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Counseling the College Bound Student-Athlete Guidance Counselor - Kelli Steele.

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Presentation on theme: "Counseling the College Bound Student-Athlete Guidance Counselor - Kelli Steele."— Presentation transcript:

1 Counseling the College Bound Student-Athlete Guidance Counselor - Kelli Steele

2 The Estimated Probability of Competing in Athletics beyond the High School Level Men’s Basketball2.9% Women’s Basketball3.9% Football5.8% Baseball5.6% The number of student-athletes fully funded at the DI level is.8%. 83% of collegiate opportunities are the DI level. Recruiting Realities-----Jack Renkens

3 Am I Being Recruited? Letters can begin arriving Freshman Year. Coaches are coming to watch sporting events. The number of phone calls I receive in the Spring of my Junior year and then after July 1 prior to my Senior year. (depending on the sport)

4 Can I Recruit Colleges? YES Student can contact coach or college at any time and discuss anything. Any contact initiated by student or parent is permitted. Any contact that occurs on college campus is allowed so long as student is there of their own accord.

5 Best Source of Information regarding College Recruiting and Counseling the College bound Athlete is: NCAA Guide for the College-Bound Student-Athlete

6 Can be Obtained: (free of charge) calling

7 Before we talk about the NCAA Eligibility Center Formerly called The Clearing House

8 Important things to Understand Important things to Understand Ask yourself—do I want to pick my school based on athletics or do I want to play sports if the opportunity arises at the school I want to attend? Most students are not in position to attend and play at the school they always dreamed of. Avoid the name game. Larger area means larger opportunity.

9 Important things to Understand More work you do the better your chance is. College coaches do not recruit from newspapers. Don’t send video/CD unless requested. Coaches want students who advocate for themselves. High school coaches teach---College coaches recruit. COLLEGE ATHLETICS IS A JOB!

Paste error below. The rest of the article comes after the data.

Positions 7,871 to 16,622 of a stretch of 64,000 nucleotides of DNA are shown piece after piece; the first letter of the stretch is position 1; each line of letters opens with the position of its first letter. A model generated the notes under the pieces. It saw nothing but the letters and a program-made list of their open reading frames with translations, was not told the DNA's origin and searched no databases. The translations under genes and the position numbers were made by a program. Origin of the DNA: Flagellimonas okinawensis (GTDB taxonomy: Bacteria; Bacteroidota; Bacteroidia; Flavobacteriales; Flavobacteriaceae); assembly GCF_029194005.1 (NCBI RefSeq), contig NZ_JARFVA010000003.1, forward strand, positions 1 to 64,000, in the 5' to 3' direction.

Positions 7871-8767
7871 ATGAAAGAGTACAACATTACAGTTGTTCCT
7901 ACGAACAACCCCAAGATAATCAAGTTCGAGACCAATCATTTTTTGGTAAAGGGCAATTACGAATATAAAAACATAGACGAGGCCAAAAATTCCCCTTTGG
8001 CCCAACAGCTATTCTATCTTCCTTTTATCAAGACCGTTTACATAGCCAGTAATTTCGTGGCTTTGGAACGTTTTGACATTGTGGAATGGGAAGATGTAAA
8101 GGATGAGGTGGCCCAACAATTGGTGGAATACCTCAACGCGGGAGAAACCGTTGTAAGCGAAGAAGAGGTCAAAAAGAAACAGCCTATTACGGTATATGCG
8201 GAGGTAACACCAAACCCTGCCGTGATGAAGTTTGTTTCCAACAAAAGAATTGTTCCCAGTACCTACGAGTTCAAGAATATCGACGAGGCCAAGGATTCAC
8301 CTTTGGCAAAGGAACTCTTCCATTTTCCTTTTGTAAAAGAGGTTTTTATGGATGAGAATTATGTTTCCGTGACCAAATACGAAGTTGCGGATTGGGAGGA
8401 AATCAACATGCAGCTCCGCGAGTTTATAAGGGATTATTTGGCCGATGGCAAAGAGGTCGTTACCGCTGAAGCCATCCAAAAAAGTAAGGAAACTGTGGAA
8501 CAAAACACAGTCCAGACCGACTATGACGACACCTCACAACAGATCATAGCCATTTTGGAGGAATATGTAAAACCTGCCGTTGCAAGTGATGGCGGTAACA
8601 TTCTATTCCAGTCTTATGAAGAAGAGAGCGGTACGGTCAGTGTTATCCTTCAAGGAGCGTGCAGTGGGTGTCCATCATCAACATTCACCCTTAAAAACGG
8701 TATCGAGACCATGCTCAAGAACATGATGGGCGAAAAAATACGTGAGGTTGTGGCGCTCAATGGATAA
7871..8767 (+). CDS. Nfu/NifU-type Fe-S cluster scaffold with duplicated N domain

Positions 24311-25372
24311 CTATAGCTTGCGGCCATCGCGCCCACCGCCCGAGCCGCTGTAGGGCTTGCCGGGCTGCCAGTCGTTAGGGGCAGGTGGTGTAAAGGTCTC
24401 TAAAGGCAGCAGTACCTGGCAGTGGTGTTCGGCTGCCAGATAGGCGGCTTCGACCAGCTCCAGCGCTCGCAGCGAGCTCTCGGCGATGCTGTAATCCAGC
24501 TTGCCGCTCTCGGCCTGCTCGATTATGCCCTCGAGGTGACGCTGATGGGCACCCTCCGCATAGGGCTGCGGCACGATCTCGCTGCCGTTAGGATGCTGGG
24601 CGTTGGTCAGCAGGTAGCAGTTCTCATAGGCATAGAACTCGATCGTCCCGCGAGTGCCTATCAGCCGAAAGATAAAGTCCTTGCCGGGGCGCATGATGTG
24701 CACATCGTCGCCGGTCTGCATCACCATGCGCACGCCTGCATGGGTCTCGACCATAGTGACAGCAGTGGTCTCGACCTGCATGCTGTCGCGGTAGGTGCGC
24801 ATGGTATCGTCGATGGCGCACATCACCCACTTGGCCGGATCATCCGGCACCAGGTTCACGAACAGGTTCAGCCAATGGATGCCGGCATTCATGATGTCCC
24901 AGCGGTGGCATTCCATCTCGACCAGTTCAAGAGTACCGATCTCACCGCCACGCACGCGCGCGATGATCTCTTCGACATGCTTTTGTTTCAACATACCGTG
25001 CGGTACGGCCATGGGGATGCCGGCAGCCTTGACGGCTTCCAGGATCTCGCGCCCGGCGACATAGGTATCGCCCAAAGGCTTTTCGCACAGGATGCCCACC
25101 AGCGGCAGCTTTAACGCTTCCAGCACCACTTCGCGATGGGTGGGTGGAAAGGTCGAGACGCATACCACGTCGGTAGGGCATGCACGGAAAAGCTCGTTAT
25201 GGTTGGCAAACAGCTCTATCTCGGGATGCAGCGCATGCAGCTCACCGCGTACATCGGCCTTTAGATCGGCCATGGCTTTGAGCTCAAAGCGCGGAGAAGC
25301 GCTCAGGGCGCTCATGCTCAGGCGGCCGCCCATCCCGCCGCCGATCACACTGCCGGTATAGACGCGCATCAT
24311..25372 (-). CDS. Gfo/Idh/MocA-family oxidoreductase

10 Selecting an Athletic Program Academic success of the team— –GPA –Athletes in your major (Does it Work?) –Support system –Graduation rate –Job placement and starting salary

11 Selecting an Athletic Program Staffing –Full time coaches –Trainers –Administrators –Faculty Advisors

12 Selecting an Athletic Program Schedule –Conference affiliation –Travel – time away from class

13 Selecting an Athletic Program Funding –Meals –Equipment –Strength and conditioning –Facilities

14 Selecting an Athletic Program Campus visit –Meet the coach –Attend a game and a practice –Tour facilities –Meet players –Speak with a professor –Talk to “other players” –Talk to average student

15 Selecting an Athletic Program Admissions and Financial Aid –Meet with admissions--Discuss academic qualifications –Ask about financial aid and scholarship –Visit school again on a normal day –When will I receive my “package” in writing?

16 Selecting an Athletic Program CAN I SEE MYSELF AT THIS COLLEGE IF I DECIDE TO NO LONGER PLAY MY SPORT?

17 NCAA ELIGIBILITY CENTER “an organization that works with the NCAA to determine a student’s eligibility for athletics participation in his or her first year of college enrollment.” Students who intend to participate in DI or DII sports their first year must register with the Eligibility Center. Students who intend to participate in DIII sports are not required to register.

18 NCAA ELIGIBILITY CENTER At the beginning of your junior year. Can not be made eligible until summer after senior year because first criteria is High School Graduation. Pay the application fee. Hand in a Transcript Release form to your Guidance Counselor.

19 NCAA ELIGIBILITY CENTER Register to take the SAT or ACT and use code 9999 to send scores. Confirm with your guidance counselor that your courses are on the 48H (core courses). During your senior year log back in and update information and request final amateurism certification. Graduate on time in 8 semesters.

20 Division I Requirements 16 Core Courses (on 48H) –4 years English. –3 years math (Algebra I or higher). –2 years natural/physical science (1 year of lab if offered by high school). –1 year additional English, math or natural/physical science. –2 years social science. –4 years additional courses (from any area above, foreign language or comparative religion/philosophy)

21 Division I Requirements Meet the Requirements on the Sliding Scale –Combined SAT/ACT Score and GPA (Core Classes Only)

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23 Division II Requirements 16 Core Courses Students enrolling on or after August 1, 2013 –3 years English. –2 years math (Algebra I or higher). –2 years natural/physical science (1 year of lab if offered by high school). –3 years additional English, math or natural/physical science. –2 years social science. –4 years additional courses (from any area above, foreign language or comparative religion/philosophy).

24 Division II Requirements Minimum SAT 820 or ACT 68 Minimum GPA 2.0 (Core Courses Only)

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27 NCAA ELIGIBILITY CENTER Registering gives: –High school permission to send transcripts to Eligibility Center. –Authorizes Eligibility Center to evaluate and send academic info to colleges.

28 NCAA ELIGIBILITY CENTER Can view course requirement and sliding scale for www. I will be glad to meet and explain core-course rule and the core courses for NHHS students.

29 Questions?


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